Arctic Observing Experiment – An Assessment of Instruments Used to Monitor the Polar Environments

Wednesday, 17 December 2014
Ignatius G Rigor1, Jim Johnson1, Pablo Clemente-Colon2,3, Son V Nghiem4, Dorothy K Hall5, John Edward Woods3, Todd Alan Valentic6, Gina R Henderson3, Chris Marshall7, Champika Gallage7, Julia Zook3 and Zachary Davis3, (1)Polar Science Center, Applied Physics Laboratory, University of Washington, Seattle, WA, United States, (2)National Ice Center, Washington, DC, United States, (3)US Naval Academy, Annapolis, MD, United States, (4)Jet Propulsion Laboratory, California Institute of Technology, Pasadena, CA, United States, (5)NASA Goddard Space Flight Center, Cryospheric Sciences Laboratory, Greenbelt, MD, United States, (6)SRI International El Granada, El Granada, CA, United States, (7)Environment Canada Toronto, Toronto, ON, Canada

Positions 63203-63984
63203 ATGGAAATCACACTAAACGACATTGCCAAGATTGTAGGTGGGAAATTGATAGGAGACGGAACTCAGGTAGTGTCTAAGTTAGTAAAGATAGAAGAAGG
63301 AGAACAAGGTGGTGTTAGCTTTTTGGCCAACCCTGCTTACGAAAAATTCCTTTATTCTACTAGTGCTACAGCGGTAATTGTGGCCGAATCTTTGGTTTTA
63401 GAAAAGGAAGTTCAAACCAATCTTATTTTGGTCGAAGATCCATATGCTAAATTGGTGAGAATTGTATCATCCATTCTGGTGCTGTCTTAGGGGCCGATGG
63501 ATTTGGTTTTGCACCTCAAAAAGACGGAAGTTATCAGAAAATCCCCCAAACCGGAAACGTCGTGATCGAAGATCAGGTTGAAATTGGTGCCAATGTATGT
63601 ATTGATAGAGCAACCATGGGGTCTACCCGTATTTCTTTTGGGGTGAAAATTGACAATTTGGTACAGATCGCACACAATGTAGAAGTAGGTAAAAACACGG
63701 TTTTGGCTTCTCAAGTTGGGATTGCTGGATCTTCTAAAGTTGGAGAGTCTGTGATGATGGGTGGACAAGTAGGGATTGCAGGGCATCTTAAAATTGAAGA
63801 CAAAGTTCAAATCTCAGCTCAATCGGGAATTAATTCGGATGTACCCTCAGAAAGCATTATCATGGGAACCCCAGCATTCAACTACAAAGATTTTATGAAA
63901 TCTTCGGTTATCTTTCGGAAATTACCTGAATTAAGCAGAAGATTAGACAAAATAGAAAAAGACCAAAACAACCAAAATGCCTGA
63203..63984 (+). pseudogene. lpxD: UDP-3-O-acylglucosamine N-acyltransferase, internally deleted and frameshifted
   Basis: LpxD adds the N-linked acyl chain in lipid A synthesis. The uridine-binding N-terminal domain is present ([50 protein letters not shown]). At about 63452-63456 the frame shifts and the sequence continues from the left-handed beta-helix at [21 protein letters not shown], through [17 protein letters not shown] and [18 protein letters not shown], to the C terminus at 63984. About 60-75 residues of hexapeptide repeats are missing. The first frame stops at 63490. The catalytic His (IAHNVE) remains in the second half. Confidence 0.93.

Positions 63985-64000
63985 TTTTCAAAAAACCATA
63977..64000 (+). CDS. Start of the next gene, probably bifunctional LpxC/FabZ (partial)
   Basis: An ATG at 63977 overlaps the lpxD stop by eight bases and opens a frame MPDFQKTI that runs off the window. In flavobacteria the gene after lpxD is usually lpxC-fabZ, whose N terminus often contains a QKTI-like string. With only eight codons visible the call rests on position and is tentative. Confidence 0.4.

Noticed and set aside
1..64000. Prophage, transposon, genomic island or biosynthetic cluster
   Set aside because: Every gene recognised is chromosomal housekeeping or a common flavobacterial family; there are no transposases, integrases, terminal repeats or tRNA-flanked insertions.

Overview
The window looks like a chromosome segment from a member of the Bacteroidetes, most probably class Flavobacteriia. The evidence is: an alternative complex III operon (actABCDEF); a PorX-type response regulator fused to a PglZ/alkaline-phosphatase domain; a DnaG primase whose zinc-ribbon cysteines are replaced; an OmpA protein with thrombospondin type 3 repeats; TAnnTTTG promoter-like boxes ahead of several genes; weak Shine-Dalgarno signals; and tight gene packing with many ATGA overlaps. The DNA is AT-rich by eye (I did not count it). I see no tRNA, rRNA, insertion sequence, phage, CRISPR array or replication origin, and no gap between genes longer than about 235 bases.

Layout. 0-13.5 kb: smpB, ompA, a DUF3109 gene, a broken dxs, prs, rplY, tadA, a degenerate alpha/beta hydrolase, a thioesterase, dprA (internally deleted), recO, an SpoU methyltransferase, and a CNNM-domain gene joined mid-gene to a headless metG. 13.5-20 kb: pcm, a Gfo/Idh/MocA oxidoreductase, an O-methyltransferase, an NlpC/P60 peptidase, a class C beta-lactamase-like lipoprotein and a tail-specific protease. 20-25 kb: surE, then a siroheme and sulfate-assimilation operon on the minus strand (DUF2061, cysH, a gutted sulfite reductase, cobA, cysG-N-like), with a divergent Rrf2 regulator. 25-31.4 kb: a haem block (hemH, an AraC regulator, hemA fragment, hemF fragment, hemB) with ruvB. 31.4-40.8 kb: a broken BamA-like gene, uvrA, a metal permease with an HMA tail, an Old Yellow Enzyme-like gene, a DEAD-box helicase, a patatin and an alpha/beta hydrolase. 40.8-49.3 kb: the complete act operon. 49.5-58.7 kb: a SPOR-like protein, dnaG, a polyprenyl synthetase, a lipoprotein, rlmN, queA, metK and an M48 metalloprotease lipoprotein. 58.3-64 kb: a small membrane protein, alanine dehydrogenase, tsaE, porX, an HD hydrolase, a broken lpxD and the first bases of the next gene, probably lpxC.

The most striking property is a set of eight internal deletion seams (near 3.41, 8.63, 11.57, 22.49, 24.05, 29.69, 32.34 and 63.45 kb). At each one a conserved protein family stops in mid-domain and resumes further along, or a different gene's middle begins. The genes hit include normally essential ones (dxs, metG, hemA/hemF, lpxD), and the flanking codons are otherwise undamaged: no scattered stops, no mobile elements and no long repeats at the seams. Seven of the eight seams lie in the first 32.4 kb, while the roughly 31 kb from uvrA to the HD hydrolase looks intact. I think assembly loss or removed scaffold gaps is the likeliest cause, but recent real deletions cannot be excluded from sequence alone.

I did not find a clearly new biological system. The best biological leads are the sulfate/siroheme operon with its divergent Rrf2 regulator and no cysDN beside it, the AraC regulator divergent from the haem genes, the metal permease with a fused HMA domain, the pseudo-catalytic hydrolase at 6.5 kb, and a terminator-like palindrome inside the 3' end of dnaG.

To understand and predict weather and climate require an accurate observing network that measures the fundamental meteorological parameters: temperature, air pressure, and wind. Measuring these parameters autonomously in the polar regions is especially challenging. To assess the accuracy of polar measurement networks, we established the Arctic Observing Experiment (AOX) test site in March 2013 at the Department of Energy (DOE) Atmospheric Radiation and Meteorology (ARM) site in Barrow, Alaska. We deployed a myriad of data loggers and autonomous buoys, which represent most of the instruments that are commonly deployed by the International Arctic Buoy Programme (IABP) to measure temperature, air pressure and wind. Estimates of temperature over this area have also been analyzed from satellites (e.g., using the Moderate-resolution Imaging Spectroradiometer (MODIS) ice-surface temperature (IST)) product, and can complement data from in-situ sensors and provide consistent measurements under clear-sky conditions. Preliminary results reveal that some of the buoys are susceptible to solar heating, icing can block barometers for short periods, and frosting may insulate air temperature sensors and freeze-lock anemometers. Some of these issues may be addressed by simply painting the buoys white to reduce solar heating of the buoys, and using better temperature shields and barometer ports. Nevertheless, frosting of ultrasonic and mechanical anemometers remains a significant challenge. These results will be useful to initiate a protocol to obtain accurate and consistent measurements from the IABP, the Arctic Observing Network (AON), the International Program for Antarctic Buoys, and the Southern Ocean Observing System to monitor polar environments.